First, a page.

I had to laugh though... too timid?  In the choice of fabrics and use of cheddar as a background fabric?  This gal certainly wasn't in the least bit timid!  I also want you to note the quilting in this quilt.  It is very lightly quilted -- a quarter inch inside of each stitch line throughout the quilt top, plus a circle in the cornerstones to add visual interest.  Adding more quilting would have overwhelmed the quilt.  Sometimes "quilting the snot out of a quilt" is not the way to go... sometimes, simple is better.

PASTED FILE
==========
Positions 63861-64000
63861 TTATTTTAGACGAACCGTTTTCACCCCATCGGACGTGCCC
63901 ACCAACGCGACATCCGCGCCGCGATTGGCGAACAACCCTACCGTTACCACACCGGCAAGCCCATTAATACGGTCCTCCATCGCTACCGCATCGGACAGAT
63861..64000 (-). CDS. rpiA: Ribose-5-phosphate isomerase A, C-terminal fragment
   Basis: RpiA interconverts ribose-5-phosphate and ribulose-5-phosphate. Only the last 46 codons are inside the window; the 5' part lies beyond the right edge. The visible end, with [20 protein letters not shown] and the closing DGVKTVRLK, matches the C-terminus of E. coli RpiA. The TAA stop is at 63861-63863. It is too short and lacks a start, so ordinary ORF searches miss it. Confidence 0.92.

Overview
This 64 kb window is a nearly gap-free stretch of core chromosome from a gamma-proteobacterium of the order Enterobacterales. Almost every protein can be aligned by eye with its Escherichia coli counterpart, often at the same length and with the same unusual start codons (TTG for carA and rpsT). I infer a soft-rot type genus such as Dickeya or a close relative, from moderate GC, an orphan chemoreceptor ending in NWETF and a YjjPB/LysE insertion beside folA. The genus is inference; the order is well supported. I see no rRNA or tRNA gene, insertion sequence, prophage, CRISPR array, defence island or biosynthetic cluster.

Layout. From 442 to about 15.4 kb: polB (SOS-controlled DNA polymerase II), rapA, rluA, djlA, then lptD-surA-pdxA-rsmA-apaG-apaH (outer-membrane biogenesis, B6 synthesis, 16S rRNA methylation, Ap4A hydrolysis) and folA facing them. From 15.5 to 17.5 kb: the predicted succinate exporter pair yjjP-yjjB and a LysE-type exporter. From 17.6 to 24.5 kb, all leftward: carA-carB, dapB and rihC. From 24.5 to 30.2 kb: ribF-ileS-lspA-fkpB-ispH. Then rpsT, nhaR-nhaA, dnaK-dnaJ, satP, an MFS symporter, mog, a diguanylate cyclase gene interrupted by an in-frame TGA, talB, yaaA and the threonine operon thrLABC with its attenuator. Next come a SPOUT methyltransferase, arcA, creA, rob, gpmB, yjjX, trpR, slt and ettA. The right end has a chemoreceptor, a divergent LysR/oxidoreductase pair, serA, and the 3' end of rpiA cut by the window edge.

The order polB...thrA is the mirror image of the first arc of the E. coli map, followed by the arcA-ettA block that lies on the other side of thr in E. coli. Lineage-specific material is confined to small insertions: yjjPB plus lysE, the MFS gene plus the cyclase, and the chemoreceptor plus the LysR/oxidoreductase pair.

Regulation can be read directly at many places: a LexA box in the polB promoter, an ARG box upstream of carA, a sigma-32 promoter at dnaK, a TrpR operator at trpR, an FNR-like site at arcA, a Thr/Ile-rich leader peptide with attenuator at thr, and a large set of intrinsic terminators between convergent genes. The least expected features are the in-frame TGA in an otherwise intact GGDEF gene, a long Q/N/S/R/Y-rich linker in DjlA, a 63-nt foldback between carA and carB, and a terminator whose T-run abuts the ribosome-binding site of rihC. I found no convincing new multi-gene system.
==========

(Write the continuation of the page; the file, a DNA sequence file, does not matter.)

Here's one more picture and a though before I close.  When I was cleaning off my desk, I came across this little drawing that I did several years ago -- representing the nursery song, "Rock-a-bye, Baby, in the tree top..."  I am thinking about doing a series of blocks for a quilt, each with a different childhood song appliqued.  What do you think about that as an idea for a new quilt design?  I'm working on it....